On a recent rare day when my teens and I were all off work and school, we decided to play local tourists. We visited several historical sites dotted throughout the city and then capped it all off with a long drive up the coast home. As we pulled into our driveway, it occurred to me that we’d just spent the entire day in the car and I hadn’t driven any of it.
My 17-year-old son had happily done all the chauffeuring. My 14-year-old daughter interrupted my thoughts with an announcement that she wanted to make everyone curry for dinner, while a notification popped up in our family calendar that my 18-year-old daughter had just scheduled a hair appointment.
I noted how little work I’d put into making the day happen and how they were taking over duties that once made parenting so exhausting. It hit me like a hurricane that the ultimate goal of parenting — to create fully functioning adults — was finally materializing before my very eyes.
Naturally, I responded by bursting into tears.
I have spent the better part of two decades immersed in parenting. Despite a heavily involved husband, who has always shared the load, and a deep desire to avoid allowing parenting to consume me, all my other jobs and roles have necessarily taken second fiddle to caring for these once-little people who could not care for themselves. It’s the agreement we make when we become parents.
In our situation, though, we had neither nearby family nor the finances to ease the workload. Even when I tried desperately to allow other roles to garner momentum and usurp the mom in me, I could not. I often lamented that struggle. I didn’t want to be a mom above all else. I wanted other identities — writer, friend, wife, lover, hiker, funny lady, anything — to have their chance in the spotlight. There have been many times along the road when I burst into tears precisely because I wanted to loosen the grip of motherhood on my identity.
Here I was, though, sitting in my car lamenting the very loss of that mother role.
As much as I’d resisted pigeonholing myself as a parent, being a mother has indeed dominated my identity — in a good way. It has forced me into experiences and relationships I might never have known otherwise. If I could write out a resume based solely upon the tasks I have accomplished and the skills I have developed in my parenting role, I would be eligible for more jobs than any paid work experience has ever afforded me. Further, the investment has yielded bonds that defy comparison. The richness of motherhood is as exquisite as it is exhausting.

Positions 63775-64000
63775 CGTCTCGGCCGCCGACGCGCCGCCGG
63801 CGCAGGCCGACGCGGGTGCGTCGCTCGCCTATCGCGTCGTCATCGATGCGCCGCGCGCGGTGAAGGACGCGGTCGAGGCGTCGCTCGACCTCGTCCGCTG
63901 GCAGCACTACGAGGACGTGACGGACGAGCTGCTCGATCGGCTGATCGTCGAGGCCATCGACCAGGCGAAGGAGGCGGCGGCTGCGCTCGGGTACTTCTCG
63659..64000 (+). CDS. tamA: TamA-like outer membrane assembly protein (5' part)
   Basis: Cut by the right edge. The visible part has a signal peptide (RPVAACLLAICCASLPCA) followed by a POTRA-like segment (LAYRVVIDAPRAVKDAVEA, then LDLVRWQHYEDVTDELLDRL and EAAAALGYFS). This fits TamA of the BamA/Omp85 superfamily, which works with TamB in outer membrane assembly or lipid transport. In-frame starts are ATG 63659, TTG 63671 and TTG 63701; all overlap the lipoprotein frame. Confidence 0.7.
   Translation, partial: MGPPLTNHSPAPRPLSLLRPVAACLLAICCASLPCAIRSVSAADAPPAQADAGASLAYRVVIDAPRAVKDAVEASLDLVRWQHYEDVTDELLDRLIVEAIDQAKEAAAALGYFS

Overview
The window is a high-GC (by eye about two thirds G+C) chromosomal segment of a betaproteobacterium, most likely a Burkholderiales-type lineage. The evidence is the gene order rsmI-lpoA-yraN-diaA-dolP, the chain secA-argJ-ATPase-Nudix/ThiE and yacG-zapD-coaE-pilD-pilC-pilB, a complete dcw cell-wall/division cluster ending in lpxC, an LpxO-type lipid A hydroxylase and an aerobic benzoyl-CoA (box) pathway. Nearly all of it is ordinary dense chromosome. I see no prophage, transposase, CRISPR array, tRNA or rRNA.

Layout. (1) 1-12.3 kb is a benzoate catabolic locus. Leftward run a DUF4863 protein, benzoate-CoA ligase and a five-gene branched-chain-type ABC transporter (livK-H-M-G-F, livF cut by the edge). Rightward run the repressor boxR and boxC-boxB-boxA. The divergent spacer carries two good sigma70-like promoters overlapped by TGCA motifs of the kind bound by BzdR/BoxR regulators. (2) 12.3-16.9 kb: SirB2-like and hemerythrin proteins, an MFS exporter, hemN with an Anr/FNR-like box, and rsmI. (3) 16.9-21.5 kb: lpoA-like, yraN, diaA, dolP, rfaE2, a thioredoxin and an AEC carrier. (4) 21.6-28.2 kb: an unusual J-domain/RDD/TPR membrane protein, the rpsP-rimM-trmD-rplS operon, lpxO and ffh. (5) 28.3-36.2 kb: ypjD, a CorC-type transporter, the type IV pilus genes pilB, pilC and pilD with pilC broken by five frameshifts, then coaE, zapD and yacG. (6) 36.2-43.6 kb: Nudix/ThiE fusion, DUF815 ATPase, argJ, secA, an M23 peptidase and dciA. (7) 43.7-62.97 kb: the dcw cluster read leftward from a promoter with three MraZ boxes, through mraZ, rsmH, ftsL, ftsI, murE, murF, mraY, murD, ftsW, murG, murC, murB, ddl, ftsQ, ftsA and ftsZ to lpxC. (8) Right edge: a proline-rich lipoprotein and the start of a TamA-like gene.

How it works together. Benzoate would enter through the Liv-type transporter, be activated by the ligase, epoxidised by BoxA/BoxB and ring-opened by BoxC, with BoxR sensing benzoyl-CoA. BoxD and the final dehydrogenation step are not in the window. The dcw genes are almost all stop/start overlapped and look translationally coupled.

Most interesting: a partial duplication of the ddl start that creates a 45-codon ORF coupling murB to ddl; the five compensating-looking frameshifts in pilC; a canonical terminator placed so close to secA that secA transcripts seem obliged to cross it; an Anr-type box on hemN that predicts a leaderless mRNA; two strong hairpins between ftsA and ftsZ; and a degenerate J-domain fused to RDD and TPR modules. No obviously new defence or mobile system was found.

I know I am not nearly finished with full-time parenting. My kids all live at home and, as my youngest frequently reminds me, she is still several years away from college. I also know that I will never fully retire from parenting. It is a perpetually evolving job. Just as the frenzied years of diapering and waking through the night once made way for skinned knees and learning to read, these years of teaching kids to drive and guiding them through first kisses and heartbreaks will make way for comforting them through hirings and firings and long-term relationships.
Regardless of the enduring nature of the parenting role, that moment in the car felt like a check in the box towards finality to me. Accordingly, I feel hopelessly poetic about it.
My role as a mom who taught my son to drive had expired. I loved teaching him to drive. Driving was something he has wanted to do since he was aware cars existed. I got to watch his relationship to cars develop from the day he started pointing them out to this day when he flawlessly chauffeured us all over town. He didn’t need anymore driving pointers from me.
And my youngest? She made a butter-chicken that was so creamy and flavorful I ended up asking her for her secret. After endless hours of her joining me in the kitchen and me cleaning up her torrential messes, she’d out butter-chickened me. I was at once proud beyond words at her accomplishment and at a loss for words about the job she would no longer need me to do.
Though it might seem insignificant, my eldest daughter’s hair appointment took the greatest hold of my emotions. When I fix my daughter’s thick, coily hair, it takes us a minimum of three hours, often more like eight or nine hours if we are braiding it. It has always offered us such precious bonding time, usually spent alternating between watching movies of her choice and talking about anything and everything that comes to mind. Before she started driving, even salon appointments gave us multiple uninterrupted hours at a stretch together. That’s pretty rare for the oldest child. She didn’t just make this hair appointment herself. She will drive there alone and spend all that braiding time without me. It is at once a huge task off my plate and a palpable absence of time spent together.
More important, like my son’s driving and my youngest daughter’s cooking, it is a stark reminder that I am working myself out of this version of motherhood. As I rapidly cascade into the next version, I am thankful that my kids are becoming self-sufficient. I am thrilled that they are taking on adult responsibilities with finesse. And I am sad at this bittersweet reminder that raising children into adulthood entails losing so much of who I have been since the day I first looked a child in the eye and knew I was mom.
Paula Fitzgibbons is a former Lutheran pastor who hung up her collar when she became a mom to three kids in 11 months. They’re all teens now, one in college — so besides never sleeping ever, she is a freelance writer and a Communications Director in The Episcopal Church. She also plays with yarn and hikes the gorgeous cliffs overlooking California beaches. Her work can be found in The New York Times, New York Magazine, and Scary Mommy. You can find her on Facebook, Instagram, and Twitter as well.